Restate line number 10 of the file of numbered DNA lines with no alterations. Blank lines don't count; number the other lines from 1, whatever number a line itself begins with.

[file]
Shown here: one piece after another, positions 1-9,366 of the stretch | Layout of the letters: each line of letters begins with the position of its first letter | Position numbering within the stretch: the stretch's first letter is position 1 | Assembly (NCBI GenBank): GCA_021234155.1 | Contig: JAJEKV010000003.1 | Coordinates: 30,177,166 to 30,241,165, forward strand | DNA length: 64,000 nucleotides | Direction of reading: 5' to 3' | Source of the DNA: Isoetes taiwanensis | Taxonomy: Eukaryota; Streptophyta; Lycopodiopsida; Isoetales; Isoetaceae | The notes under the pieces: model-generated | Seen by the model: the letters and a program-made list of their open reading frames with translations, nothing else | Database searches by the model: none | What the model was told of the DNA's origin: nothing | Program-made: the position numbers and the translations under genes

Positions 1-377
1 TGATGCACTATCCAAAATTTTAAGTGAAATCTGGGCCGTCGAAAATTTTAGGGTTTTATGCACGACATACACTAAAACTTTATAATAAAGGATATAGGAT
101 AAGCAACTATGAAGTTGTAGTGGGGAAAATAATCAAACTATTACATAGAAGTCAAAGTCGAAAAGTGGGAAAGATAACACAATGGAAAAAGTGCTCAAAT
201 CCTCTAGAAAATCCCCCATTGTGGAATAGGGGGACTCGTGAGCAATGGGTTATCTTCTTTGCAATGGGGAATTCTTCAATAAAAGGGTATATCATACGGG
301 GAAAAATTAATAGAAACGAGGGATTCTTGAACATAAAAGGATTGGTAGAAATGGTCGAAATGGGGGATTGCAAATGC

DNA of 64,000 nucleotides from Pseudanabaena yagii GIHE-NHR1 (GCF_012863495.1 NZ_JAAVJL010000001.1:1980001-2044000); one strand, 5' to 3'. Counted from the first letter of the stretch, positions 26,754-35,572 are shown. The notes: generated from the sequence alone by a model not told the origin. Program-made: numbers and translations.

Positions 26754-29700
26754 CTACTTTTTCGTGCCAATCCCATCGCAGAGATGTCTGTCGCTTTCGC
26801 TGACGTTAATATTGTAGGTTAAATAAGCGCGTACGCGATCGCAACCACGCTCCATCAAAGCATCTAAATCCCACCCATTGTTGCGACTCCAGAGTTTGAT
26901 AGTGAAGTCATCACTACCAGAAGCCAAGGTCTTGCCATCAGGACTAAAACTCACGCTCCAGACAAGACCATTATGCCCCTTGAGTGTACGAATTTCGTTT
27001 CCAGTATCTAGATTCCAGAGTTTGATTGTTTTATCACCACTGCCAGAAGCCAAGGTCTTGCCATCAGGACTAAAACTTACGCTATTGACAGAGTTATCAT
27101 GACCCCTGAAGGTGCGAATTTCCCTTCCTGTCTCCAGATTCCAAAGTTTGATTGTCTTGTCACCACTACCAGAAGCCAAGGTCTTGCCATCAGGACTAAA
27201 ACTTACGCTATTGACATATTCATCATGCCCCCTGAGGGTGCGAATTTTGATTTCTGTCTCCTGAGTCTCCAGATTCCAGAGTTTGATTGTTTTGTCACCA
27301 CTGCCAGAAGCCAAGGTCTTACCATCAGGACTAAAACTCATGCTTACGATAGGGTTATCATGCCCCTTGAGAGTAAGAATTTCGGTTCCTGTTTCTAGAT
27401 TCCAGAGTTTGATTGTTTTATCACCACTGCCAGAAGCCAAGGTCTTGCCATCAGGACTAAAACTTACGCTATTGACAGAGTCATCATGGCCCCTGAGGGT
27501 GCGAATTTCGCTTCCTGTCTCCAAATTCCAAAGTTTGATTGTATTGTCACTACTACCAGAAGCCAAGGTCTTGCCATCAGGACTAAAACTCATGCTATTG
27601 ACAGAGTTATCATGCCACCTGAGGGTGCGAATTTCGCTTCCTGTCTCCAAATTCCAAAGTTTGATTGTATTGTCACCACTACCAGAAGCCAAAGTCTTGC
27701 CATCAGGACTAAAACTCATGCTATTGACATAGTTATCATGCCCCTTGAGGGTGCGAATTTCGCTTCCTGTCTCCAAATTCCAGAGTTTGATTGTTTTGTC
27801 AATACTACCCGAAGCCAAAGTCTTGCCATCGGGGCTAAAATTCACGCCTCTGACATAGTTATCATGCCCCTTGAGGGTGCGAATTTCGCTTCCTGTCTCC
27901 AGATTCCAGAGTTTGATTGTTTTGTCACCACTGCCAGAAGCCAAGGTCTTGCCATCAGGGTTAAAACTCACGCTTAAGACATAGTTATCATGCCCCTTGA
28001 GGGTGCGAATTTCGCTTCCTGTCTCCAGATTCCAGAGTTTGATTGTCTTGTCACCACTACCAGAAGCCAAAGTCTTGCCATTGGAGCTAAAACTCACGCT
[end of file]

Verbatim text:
26801 TGACGTTAATATTGTAGGTTAAATAAGCGCGTACGCGATCGCAACCACGCTCCATCAAAGCATCTAAATCCCACCCATTGTTGCGACTCCAGAGTTTGAT